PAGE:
We were at our new step-grandfather's house the night before, on Christmas Eve, when we caught our first glimpse of how the other half lived. Gated communities are relatively common now but at the time it was an exotic concept. The entire township was fenced in and there were armed guards at every entrance. Grandpa Charley shared a private lake with a former United States Vice President and his house was a shrine to conspicuous consumption and hedonism. Charley’s pedigreed Lhasa Apso had her own bedroom with a doggy door that led to a little doggy Disney World in the back yard.

In our house we opened presents on Christmas morning but Charley's side wasn't into the delayed gratification thing. Christmas Eve at Grandpa Charley's was an exercise in wacky excess, ridiculously expensive trinkets parceled out randomly like crumbs thrown to pecking pigeons. There were nine kids in our hybrid family ranging in age from six to sixteen and Grandpa Charley gave us each an envelope containing $5,000, along with a pile of spendy presents. The most extravagant gift I had received when my mom and dad were still married was a ten dollar bill, the Christmas before their divorce. I remember staring at that ten spot for hours, dreaming of what I could buy with it, dizzy over my wealth.

The whole broken home thing might not suck as bad as I feared.


The deal at Grandpa Charley's on Christmas Eve was just the gravy. The real bonanza would happen on Christmas morning when we'd attack the small mountain of presents at our house. We were now rich in our own right and with the necessity to fit nine children and two dogs under one roof, our own house was something like a mansion. When my father bought it I remember him commenting that the wallpaper and carpeting alone cost more than he paid for our former dwelling. Our stepbrothers and sisters took it all in stride, having grown accustomed to grand surroundings but it was new and exciting to my siblings and me.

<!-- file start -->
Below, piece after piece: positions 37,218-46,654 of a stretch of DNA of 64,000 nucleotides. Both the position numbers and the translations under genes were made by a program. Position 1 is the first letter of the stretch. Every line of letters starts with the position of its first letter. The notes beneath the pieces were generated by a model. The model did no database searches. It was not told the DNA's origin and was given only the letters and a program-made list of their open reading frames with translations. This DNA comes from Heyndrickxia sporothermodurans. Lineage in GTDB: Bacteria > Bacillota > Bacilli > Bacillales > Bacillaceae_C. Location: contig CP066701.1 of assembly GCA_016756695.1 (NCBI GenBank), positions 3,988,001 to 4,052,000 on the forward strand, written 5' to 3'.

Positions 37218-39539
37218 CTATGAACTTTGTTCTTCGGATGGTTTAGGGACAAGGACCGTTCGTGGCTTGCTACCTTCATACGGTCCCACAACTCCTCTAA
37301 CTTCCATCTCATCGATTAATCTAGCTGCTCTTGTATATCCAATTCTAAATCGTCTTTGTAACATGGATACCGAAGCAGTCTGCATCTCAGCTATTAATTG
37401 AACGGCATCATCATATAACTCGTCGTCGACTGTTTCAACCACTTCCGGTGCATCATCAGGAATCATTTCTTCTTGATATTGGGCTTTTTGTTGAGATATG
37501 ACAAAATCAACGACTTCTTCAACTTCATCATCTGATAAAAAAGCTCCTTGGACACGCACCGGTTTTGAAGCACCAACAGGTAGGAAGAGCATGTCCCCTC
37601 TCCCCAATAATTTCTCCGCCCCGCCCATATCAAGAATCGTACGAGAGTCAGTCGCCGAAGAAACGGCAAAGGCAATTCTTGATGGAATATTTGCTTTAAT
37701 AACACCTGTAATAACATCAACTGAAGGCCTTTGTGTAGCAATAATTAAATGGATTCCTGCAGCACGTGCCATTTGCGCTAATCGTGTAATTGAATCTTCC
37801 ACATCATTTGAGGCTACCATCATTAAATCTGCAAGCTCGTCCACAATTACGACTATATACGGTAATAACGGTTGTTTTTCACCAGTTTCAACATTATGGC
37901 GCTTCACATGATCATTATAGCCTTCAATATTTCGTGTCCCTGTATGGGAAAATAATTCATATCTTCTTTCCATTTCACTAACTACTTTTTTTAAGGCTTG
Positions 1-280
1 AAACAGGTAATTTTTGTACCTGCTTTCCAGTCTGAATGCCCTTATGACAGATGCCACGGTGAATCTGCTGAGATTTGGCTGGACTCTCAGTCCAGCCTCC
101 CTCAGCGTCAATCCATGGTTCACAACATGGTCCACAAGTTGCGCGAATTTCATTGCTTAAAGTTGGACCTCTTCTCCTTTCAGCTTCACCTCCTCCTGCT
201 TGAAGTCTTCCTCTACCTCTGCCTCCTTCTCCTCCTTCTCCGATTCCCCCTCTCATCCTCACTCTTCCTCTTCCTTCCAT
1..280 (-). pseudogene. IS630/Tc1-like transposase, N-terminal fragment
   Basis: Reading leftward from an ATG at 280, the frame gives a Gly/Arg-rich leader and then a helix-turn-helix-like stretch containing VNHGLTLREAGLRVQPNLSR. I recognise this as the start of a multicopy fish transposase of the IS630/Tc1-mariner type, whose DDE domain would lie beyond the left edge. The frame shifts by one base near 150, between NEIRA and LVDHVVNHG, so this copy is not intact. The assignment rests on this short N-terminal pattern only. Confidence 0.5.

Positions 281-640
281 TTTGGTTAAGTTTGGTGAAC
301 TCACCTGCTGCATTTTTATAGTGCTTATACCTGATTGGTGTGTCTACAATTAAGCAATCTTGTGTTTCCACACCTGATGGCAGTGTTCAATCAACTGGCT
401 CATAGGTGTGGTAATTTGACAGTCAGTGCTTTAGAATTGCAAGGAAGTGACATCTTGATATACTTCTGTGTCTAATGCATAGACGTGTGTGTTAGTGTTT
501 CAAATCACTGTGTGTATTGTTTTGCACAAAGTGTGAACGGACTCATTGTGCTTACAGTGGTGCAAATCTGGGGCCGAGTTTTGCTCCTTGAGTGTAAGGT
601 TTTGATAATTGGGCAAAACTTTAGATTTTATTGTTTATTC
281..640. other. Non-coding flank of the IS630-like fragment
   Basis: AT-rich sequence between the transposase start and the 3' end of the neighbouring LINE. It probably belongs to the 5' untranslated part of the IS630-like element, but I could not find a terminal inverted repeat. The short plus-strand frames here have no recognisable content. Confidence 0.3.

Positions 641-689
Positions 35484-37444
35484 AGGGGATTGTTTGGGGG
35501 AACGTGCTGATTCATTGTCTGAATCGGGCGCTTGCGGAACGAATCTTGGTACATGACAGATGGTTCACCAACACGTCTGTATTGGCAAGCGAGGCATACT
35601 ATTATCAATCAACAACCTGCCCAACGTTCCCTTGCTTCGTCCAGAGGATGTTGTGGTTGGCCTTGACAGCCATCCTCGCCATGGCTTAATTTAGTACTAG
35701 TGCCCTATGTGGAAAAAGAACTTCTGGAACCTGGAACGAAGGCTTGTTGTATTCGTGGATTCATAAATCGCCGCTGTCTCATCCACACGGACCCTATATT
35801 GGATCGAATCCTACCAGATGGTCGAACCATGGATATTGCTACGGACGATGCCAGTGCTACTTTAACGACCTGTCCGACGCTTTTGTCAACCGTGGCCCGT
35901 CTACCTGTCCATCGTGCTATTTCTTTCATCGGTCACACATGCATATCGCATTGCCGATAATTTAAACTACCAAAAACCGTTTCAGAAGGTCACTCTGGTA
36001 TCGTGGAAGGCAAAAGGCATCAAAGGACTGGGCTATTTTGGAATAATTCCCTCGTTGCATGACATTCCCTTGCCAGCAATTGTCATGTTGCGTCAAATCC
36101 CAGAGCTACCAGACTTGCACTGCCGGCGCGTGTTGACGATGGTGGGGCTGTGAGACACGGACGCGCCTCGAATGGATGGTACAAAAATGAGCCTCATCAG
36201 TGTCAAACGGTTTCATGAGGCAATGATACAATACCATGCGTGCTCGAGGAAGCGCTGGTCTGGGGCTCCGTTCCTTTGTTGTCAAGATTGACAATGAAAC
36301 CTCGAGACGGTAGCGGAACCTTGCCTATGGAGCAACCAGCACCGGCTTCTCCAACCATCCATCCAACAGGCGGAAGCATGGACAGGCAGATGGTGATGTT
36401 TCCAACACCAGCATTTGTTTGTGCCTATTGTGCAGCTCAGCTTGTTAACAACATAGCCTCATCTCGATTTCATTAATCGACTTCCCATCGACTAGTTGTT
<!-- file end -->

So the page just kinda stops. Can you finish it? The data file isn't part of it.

Our mother came away from the divorce with little more than a mobile home and a waitressing gig at The International House of Pancakes so dear old dad must have done something right. We'd get a third Christmas with our mum at the trailer park but we knew that the presents there would degenerate back to socks and underwear. The genuine warmth of the humble little Christmas at mom's mobile home, food with actual love in it and gifts made of cloth, was a more sincere affair by far but I know that it saddened her that she couldn't compete with our father's grand style.

I could hardly sleep the night before our first Christmas in the mansion. I lay awake in my bed that night thinking about the five thousand bucks from Grandpa Charley and how cool it was gonna be to be rich. Our living room had vaulted ceilings that allowed for an enormous Christmas tree and around its base lay an equally enormous complement of gifts. There was a pile of presents some twenty feet in diameter and as tall as a ten year old encircling that decaying pine and I was gonna be the first little monkey down those stairs in the morning if I had to stay up all night to do it.

As it turned out there wasn't much risk of anyone in the house sleeping late on that Christmas morning. The growling and howling and terrible death screams that emanated from our mansion woke up half of the people on our block. The neighbors on either side of us both called the police when they heard my little stepsister screaming. Poor old Alice next door was a busybody and had her nose pressed to the glass in her breezeway, near enough to actually see the blood splattering on the windows of our living room.